"Then we would often see overtakes into Turn 4, wouldn't you? So I thought it worked quite well. It didn't make it too easy which some drivers thought it might."

shares
comments
Mercedes F1 team defends strategist Vowles after Austria VSC error
Previous article

Mercedes F1 team defends strategist Vowles after Austria VSC error

Next article

Tyre blisters made Sainz's Renault F1 car 'undriveable' in Austria

Tyre blisters made Sainz's Renault F1 car 'undriveable' in Austria
Load comments
Saudi Arabian Grand Prix Driver Ratings Plus

Saudi Arabian Grand Prix Driver Ratings

An ill-tempered Saudi Grand Prix made Formula 1 more soap opera than sporting spectacle at times, but there were some strong performances up and down the field on the world championship's first visit to Jeddah

How the Jeddah F1 race became a one-sitting Netflix drama series Plus

How the Jeddah F1 race became a one-sitting Netflix drama series

The inaugural Saudi Arabian Grand Prix was a race packed full of incident as Formula 1 2021's title contenders repeatedly clashed on track. Lewis Hamilton won out over Max Verstappen to level the scores heading into next weekend's Abu Dhabi finale, as Jeddah turned F1 into a drama series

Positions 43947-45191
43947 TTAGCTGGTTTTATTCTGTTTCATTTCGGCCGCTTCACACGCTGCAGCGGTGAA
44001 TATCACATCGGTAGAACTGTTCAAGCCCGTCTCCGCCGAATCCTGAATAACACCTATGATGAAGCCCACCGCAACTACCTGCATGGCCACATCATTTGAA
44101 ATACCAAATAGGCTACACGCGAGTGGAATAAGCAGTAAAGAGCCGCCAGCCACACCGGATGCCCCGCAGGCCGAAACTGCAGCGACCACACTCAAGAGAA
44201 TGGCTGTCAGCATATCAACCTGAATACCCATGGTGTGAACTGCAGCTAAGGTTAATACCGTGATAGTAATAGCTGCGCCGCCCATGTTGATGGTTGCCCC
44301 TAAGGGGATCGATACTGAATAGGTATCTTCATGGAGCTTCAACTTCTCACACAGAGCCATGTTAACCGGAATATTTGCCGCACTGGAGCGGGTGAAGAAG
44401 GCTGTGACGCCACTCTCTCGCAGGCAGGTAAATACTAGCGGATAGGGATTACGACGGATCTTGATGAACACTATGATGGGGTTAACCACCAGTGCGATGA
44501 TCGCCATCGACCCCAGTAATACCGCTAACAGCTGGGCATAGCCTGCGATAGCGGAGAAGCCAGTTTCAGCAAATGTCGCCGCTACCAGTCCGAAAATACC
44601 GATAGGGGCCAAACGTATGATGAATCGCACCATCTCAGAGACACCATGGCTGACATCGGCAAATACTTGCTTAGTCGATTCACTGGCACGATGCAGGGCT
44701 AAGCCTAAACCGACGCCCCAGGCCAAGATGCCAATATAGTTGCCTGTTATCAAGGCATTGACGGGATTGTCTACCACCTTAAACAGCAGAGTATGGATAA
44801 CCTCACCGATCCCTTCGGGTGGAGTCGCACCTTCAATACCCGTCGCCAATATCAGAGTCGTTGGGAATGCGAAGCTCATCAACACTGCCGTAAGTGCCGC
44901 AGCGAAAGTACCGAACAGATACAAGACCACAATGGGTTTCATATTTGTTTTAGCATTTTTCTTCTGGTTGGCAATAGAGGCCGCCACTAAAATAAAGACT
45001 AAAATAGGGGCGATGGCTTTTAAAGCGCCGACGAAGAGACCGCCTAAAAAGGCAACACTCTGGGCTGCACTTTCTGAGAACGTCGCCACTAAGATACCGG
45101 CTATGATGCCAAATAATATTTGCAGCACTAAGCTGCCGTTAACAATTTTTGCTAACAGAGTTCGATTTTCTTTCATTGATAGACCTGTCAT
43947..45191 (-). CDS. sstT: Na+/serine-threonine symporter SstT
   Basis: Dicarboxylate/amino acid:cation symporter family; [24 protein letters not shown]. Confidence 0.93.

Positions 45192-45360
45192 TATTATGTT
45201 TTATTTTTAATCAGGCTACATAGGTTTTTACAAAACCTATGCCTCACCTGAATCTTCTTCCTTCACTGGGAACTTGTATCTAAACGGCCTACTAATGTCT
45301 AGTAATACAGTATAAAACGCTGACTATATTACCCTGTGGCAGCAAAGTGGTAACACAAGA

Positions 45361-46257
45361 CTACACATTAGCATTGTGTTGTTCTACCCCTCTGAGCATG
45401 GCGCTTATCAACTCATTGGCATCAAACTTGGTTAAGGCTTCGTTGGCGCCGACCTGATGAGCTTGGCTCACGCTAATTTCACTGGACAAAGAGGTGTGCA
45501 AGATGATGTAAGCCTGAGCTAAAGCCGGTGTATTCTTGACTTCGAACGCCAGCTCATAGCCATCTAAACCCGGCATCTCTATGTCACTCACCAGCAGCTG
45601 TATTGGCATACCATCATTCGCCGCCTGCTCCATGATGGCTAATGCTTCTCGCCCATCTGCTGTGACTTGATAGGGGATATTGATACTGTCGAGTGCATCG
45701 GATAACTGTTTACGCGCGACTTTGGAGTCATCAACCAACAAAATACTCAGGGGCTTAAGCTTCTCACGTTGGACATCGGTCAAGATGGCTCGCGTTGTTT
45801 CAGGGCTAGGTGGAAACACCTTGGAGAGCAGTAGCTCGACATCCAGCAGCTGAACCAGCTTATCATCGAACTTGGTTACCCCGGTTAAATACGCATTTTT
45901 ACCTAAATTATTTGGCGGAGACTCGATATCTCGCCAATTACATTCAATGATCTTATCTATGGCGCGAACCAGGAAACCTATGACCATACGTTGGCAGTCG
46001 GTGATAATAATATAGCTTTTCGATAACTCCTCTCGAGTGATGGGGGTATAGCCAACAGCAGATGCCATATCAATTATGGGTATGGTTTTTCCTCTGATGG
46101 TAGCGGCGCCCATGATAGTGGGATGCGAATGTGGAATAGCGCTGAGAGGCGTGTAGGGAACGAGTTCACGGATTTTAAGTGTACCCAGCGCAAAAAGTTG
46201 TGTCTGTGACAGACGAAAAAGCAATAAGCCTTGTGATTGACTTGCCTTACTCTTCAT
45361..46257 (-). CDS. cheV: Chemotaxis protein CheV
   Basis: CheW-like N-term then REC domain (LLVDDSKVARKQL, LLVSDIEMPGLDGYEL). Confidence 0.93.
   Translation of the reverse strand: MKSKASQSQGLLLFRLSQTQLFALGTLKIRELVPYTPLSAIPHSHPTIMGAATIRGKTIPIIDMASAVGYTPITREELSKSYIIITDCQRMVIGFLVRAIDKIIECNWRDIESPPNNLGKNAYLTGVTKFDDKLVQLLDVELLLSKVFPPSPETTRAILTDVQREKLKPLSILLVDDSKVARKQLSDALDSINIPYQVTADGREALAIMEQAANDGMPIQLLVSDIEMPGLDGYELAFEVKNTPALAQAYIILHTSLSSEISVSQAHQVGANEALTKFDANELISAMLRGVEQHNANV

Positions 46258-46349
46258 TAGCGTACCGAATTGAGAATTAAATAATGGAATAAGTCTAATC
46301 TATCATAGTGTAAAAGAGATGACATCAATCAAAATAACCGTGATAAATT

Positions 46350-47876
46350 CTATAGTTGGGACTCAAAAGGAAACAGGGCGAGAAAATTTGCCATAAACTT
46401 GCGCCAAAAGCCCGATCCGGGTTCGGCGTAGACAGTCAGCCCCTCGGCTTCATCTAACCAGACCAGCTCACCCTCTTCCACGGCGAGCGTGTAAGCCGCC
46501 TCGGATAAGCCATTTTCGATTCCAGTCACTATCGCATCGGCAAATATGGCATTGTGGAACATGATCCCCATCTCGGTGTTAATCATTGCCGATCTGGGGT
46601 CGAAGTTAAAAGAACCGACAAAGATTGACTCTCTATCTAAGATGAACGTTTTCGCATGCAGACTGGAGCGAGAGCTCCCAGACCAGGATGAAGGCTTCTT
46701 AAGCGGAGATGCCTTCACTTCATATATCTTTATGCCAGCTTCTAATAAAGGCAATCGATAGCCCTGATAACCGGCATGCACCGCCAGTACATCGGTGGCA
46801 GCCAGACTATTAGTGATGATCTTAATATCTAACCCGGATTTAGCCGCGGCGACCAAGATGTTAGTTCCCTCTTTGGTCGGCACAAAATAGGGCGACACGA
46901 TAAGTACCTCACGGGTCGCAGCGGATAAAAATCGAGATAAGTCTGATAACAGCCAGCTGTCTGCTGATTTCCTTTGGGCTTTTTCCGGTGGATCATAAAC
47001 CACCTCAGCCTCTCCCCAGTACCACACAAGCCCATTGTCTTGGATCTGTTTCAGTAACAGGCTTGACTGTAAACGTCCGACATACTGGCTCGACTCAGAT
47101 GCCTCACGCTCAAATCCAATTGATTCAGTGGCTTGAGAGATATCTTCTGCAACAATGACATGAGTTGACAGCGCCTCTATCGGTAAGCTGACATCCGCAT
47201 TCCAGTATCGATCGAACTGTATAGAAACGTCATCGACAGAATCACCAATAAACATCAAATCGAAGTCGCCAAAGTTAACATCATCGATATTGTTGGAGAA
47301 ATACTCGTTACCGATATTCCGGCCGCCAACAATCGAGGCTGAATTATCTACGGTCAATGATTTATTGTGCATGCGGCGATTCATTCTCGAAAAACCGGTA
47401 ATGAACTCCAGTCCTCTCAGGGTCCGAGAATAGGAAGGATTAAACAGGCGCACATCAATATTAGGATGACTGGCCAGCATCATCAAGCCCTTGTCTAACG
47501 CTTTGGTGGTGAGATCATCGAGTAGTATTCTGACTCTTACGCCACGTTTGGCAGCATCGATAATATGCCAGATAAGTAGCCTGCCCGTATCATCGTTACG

The impressive attitude that earned Albon his second F1 chance Plus

The impressive attitude that earned Albon his second F1 chance

Dropped by Red Bull last season, Alexander Albon has fought back into a Formula 1 seat with Williams. ALEX KALINAUCKAS explains what Albon has done to earn the place soon to be vacated by the highly rated George Russell

Formula 1
Dec 5, 2021
How Formula E factors could negate Red Bull's Jeddah practice gap to Mercedes Plus

How Formula E factors could negate Red Bull's Jeddah practice gap to Mercedes

Mercedes led the way in practice for Formula 1’s first race in Jeddah, where Red Bull was off the pace on both single-lap and long runs. But, if Max Verstappen can reverse the results on Saturday, factors familiar in motorsport’s main electric single-seater category could be decisive in another close battle with Lewis Hamilton